It is impossible to individually value the 423,000 residential properties in Nassau. I believe as many residents as possible should challenge their assessments As Legislator, I have and will continue to host multiple tax grievance workshops to advise my residents as to their rights and how to challenge their assessments.
No one is above the law and no governing body should tolerate those that abuse their office for personal gain. Over the past two years, my Republicans colleagues and I have passed numerous laws to enhance the oversight and transparency of County government, including new disclosure requirements for lobbyists, vendors and consultants, detailed business histories for those that would do business with the County, political campaign disclosures for vendors, and the hiring of a procurement compliance director and commissioner of investigations to ensure all contract processes and procedures receive strict compliance.
The Legislature banned felons from running for office and amended the County Code of Ethics to include: a politically diverse Board of Ethics; mandated ethics training; enhanced contractual disclosure; and penalties for anyone, within or outside of government, that attempts to induce any county officer or employee from violating their ethical obligations.
As Legislator, I will continue to aggressively monitor our budget so that we never return to the runaway tax increases of the previous Democrat administration that so detrimentally impacted our youth and senior populations.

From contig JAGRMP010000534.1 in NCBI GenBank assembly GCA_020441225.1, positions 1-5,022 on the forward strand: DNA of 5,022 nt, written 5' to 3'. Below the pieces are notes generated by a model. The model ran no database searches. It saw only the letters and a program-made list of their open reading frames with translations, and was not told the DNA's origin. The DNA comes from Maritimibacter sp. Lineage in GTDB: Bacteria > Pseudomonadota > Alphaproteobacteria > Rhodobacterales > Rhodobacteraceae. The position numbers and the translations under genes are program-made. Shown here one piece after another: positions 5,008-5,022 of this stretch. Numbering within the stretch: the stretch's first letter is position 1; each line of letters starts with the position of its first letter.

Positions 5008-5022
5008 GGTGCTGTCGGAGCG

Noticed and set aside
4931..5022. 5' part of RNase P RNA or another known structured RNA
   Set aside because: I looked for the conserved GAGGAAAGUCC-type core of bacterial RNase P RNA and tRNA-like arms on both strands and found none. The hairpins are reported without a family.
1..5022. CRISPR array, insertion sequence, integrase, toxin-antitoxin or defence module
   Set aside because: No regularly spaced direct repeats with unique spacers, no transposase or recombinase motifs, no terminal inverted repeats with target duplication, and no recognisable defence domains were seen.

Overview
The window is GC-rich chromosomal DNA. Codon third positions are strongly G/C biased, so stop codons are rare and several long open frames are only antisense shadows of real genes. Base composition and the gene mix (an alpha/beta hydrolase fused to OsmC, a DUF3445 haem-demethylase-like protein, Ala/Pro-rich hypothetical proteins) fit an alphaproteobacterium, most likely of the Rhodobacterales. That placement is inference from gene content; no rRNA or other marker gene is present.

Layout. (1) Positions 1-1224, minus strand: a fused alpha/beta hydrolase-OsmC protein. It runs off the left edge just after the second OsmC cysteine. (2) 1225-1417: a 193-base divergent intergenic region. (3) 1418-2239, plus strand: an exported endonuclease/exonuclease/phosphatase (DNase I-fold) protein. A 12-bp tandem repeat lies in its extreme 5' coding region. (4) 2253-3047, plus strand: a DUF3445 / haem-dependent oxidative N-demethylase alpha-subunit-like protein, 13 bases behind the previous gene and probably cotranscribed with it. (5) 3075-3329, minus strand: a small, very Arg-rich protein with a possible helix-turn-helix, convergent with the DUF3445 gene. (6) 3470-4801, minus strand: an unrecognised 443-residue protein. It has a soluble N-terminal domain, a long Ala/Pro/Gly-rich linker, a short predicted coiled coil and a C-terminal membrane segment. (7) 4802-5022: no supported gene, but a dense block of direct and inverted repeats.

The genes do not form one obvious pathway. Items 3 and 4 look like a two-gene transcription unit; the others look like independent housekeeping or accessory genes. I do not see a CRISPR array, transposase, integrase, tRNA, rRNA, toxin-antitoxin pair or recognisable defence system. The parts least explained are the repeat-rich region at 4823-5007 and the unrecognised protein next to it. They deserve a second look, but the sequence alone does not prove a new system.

While it is very important to me that Nassau retain its suburban character, I do support leveraging the resources of all levels of government to facilitate transit oriented and “downtown” development to provide workforce housing opportunities for young people and the creation of state of the art senior housing opportunities throughout Nassau County.
My Republicans colleagues and I have fought so hard to hold the line on taxes and spending - and that is exactly what is required to make Nassau County affordable.
New York State Law unambiguously places the responsibility for the adoption of legislative district lines for Nassau County with the Nassau County Legislature. The Nassau County Charter, adopted by referendum, mandate a process that engages a broad spectrum of political expertise and public input. New York State Law and legal guidance from both state and federal courts provide for standards that can objectively allow decision makers to adopt a plan that protects the constitutional goal of “one person, one vote.” As the Legislator for the 6th L.D., I am always willing to discuss improvements to this process. However, the law and the democratic process place this great responsibility on elected officials, not on unaccountable political appointees.